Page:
Published:   , doi: 10.1088/1674-1137/43/6/064106
Abstract:
The newly observed isomer and the ground-state band in odd-Z neutron-rich rare-earth nucleus 163Eu are investigated by using the cranked shell model (CSM) with pairing treated by a particle-number conserving (PNC) method. This is the first time the detailed theoretical investigations are performed on the observed 964(1) keV isomer and the ground-state rotational band in 163Eu. The experimental data are reproduced very well by the theoretical results. The configuration of the 964(1) keV isomer is assigned as the three-particle \begin{document}$\displaystyle\frac{13}{2}^{-}\left(\nu\displaystyle\frac{7}{2}^{+}[633]\otimes\nu\displaystyle\frac{1}{2}^{-}[521]\otimes\pi\displaystyle\frac{5}{2}^{+}[413]\right)$\end{document} state. More low-lying multi-particle states are predicted in 163Eu. Due to its significant effect on the nuclear mean field, the high-order \begin{document}$\varepsilon_{6}$\end{document} deformation plays an important role in the state energies and the configuration assignment of the multi-particle states. Comparing to its neighboring even-even nuclei 162Sm and 164Gd, there is a 10%~15% increase in \begin{document}$J^{(1)}$\end{document} of the one-particle ground-state band in 163Eu. This is explained by the pairing reduction due to the blocking of the nucleon on the proton \begin{document}$\pi\displaystyle\frac{5}{2}^{+}$\end{document}[413] orbital in 163Eu.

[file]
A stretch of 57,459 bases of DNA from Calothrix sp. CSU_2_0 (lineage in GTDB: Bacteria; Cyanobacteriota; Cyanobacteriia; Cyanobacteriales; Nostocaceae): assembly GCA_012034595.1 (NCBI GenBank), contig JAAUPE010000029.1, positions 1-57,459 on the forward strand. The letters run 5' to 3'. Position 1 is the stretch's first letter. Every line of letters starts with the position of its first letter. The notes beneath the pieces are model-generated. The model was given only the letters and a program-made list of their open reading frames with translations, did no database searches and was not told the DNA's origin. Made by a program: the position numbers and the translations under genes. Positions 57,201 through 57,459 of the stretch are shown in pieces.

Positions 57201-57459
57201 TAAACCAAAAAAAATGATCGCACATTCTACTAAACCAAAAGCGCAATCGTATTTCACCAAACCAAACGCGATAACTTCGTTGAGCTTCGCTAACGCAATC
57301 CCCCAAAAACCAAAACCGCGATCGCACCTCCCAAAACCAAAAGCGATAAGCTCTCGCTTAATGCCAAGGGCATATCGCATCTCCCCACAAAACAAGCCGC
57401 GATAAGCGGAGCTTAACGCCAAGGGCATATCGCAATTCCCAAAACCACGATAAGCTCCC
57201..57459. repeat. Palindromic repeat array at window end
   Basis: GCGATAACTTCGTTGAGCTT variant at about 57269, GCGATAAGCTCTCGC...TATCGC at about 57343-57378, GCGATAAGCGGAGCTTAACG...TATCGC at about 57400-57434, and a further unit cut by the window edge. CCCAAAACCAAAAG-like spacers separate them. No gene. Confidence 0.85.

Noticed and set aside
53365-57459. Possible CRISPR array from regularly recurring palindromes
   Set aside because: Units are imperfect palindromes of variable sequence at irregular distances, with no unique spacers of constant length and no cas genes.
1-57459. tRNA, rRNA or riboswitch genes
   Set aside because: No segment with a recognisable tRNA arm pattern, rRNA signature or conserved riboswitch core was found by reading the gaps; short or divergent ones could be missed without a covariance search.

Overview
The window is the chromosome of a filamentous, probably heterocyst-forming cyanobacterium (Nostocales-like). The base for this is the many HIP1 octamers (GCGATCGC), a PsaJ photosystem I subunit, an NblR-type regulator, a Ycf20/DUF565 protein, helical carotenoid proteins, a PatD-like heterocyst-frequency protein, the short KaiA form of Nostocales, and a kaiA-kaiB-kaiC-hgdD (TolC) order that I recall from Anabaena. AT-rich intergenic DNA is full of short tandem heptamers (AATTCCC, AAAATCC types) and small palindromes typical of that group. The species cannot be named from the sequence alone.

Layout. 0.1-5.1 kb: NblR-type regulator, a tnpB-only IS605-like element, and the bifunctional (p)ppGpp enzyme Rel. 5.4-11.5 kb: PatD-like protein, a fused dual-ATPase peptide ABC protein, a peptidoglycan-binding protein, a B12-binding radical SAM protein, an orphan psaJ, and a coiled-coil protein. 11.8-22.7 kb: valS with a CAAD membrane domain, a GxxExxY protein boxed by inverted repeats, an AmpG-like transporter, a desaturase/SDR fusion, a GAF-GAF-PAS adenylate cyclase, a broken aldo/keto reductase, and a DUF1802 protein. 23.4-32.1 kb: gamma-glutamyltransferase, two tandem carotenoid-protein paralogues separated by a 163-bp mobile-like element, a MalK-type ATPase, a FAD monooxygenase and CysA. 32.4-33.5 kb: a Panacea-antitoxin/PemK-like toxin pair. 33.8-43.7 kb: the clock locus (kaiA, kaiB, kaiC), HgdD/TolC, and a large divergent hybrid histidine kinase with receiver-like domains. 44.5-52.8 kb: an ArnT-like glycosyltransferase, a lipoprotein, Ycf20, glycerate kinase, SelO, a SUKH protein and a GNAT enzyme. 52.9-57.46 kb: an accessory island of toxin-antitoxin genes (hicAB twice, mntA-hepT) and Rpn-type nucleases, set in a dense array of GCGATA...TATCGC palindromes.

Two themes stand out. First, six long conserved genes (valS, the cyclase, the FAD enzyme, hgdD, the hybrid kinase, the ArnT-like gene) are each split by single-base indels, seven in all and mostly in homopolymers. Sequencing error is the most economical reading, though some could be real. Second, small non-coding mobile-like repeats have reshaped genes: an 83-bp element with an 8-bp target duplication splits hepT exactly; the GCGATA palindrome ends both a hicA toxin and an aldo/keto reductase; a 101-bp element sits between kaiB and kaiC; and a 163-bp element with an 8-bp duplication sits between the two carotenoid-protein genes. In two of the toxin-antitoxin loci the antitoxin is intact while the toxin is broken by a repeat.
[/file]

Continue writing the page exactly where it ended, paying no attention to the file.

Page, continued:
Production of the exotic neutron-deficient isotopes near N, Z = 50 in multinucleon transfer reactions
Xin-Xin Xu, Gen Zhang, Jing-Jing Li, Bing Li, Cheikh A. T. Sokhna, Xin-Rui Zhang, Xiu-Xiu Yang, Shi-Hui Cheng, Yu-Hai Zhang, Zhi-Shuai Ge, Cheng Li, Zhong Liu, Feng-Shou Zhang
Published:   , doi: 10.1088/1674-1137/43/6/064105
Abstract:
The multinucleon transfer reaction in the collisions of 40Ca+124Sn at \begin{document}$ E_{ \rm{c.m.}}=128.5 $\end{document} MeV is investigated by using the improved quantum molecular dynamics model. The measured angular distributions and isotopic distributions of the products are reproduced reasonably well by the calculations. The multinucleon transfer reactions of 40Ca+112Sn, 58Ni+112Sn, 106Cd+112Sn, and 48Ca+112Sn are also studied. It shows that the combinations of neutron-deficient projectile and target are advantageous to produce the exotic neutron-deficient nuclei near N, Z = 50. The charged particles emission plays an important role at small impact parameters in the deexcitation processes of the system. The production cross sections of the exotic neutron-deficient nuclei in multinucleon transfer reactions are much larger than those measured in the fragmentation and fusion-evaporation reactions. Several new neutron-deficient nuclei can be produced in 112Cd+Sn reaction. The corresponding production cross sections for the new neutron-deficient nuclei, 101, 112Sb, 103Te, and 106, 107I, are 2.0 nb, 4.1 nb, 6.5 nb, 0.4 \begin{document}$ \mu $\end{document}b and 1.0 \begin{document}$ \mu $\end{document}b, respectively.
Chiral phase transition from the Dyson-Schwinger equations in a finite spherical volume